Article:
To mark the end of the school year, it seems like a good time to post thoughts from educators who have shared their ideas for how to use Youth Radio materials in their classrooms and community-based sites. It is so excellent when we hear that educators, organizers, clinicians, and other folks are out there spreading youth media stories to new audiences, and using young people’s words to inspire student thought, debate, critique–and hopefully their own productions.
Mindy Faber shared some great thoughts for using stories from Youth Radio’s Reflections on Return series to spark student engagement. In that series, our newsroom profiles young U.S. troops returning from the war in Iraq. Faber, a media artist and educator whose work with youth was recently recognized with a Peabody award, uses a pedagogical approach called “interpretive discussion.” She says this method focuses on a key question that meets two criteria:
“1) genuinely concerns the group and 2) centers on a point of ambiguity or doubt. It should be debatable and not lead necessarily to an answer that the discussion leader or teacher has in mind but one that the group comes to on their own. In other words the discussion may end up with a deeper and more genuine question than the one originally posed. So the responsibility for youth to construct and evaluate arguments means a different type of classroom discourse and engagement.”
Faber says facilitators using this approach keep drawing student attention back to the text itself, insisting on specific references. What’s cool about applying this approach to youth-made media is, for once, the text students need to consider deeply, interpret, and interrogate is actually crafted by someone their own age. The hope, then, is that students exploring these finished pieces will see a path to telling their own stories and/or chronicling lives around them.
Faber offered two examples of “Interpretive Discussion” questions linked to Youth Radio’s Reflections on Return series, and I’m quoting her here, but I added the links:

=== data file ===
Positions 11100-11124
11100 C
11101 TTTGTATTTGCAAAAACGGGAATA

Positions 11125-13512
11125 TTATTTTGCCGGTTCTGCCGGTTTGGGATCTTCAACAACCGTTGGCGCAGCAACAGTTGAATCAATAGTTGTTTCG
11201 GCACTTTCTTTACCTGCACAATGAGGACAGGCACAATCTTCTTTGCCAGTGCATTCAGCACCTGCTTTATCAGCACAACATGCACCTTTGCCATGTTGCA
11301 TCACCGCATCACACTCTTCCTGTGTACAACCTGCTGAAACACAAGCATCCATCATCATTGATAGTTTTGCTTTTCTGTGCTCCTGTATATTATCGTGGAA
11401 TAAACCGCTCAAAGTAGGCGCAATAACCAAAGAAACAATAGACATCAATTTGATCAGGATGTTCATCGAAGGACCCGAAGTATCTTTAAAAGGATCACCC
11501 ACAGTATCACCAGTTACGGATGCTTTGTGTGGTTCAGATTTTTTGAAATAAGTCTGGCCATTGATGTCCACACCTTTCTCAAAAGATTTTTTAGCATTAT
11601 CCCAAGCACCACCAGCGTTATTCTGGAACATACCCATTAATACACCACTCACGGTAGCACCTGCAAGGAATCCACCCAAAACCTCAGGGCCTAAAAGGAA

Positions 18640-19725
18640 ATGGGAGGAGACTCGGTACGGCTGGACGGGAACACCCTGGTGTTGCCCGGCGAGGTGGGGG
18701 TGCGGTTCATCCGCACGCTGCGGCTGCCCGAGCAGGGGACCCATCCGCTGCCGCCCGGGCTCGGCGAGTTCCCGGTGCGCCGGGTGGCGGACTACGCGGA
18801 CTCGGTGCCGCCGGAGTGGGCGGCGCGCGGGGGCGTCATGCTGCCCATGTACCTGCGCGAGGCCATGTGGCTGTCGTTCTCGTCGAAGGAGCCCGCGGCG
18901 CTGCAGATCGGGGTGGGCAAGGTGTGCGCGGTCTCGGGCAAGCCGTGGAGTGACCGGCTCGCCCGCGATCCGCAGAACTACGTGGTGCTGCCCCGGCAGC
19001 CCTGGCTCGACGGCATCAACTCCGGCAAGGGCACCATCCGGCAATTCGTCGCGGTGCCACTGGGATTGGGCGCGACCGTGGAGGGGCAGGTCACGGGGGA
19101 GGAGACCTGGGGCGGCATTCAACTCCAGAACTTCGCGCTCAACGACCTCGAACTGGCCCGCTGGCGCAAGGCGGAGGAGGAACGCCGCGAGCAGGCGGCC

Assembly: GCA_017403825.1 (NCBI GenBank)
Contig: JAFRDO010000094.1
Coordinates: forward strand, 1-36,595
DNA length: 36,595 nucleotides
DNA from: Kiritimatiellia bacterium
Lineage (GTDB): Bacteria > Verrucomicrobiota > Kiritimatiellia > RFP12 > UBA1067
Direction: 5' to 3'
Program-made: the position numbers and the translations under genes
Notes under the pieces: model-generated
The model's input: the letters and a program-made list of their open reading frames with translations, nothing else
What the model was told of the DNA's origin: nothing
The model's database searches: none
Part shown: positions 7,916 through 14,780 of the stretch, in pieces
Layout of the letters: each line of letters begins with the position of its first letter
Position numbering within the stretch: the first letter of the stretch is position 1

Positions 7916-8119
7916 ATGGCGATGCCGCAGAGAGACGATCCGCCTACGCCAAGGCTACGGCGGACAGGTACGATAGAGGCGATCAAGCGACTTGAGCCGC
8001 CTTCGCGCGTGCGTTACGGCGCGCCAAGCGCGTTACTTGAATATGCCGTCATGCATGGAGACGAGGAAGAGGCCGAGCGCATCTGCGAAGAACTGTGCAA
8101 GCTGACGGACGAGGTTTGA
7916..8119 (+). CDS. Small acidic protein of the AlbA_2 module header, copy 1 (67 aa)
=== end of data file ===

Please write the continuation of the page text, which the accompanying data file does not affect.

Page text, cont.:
Basic Question: Did the experiences in Iraq help these soldiers gain more control over their lives or do they feel less capable of making choices upon return?
Sample Subquestion 1: What does Jesus mean when he says, “It’s like you’re watching a black and white TV; you’re just not there?”
Sample Subquestion 2: When Brandon Coles says “Once you’re a soldier you are always a soldier,” does that mean he is powerless to change or he has made a conscious choice to be that person?
Sample Subquestion 3: When Abby Pickett says “the greenness and kind of luster that surrounds my youth is diminished and gone,” is this a sign of maturity and growth or a signal of sadness and regret?
Basic Question: Do these soldiers wish they were still in Iraq because their deployment gives their lives a higher purpose or because they need to be with those who understand them?
Sample Subquestion 1: What does Jesus mean when he says he “wished he was still in the military because his unit was sort of a bubble”?
Sample Subquestion 2: Why do you think Daniel wants to spend his last nights in the states with his fellow soldiers rather than his girlfriend?
Sample subquestion 3: What does Richard mean when he says, “You know, if you’d give me the choice, I would rather be deployed than not be deployed. In Iraq, I knew where I was” ?
Thank you, Mindy, for sharing these thoughts. Please know that it means A LOT to the young reporters and commentators at Youth Radio for their work to be taken seriously and expanded by educators and other youth.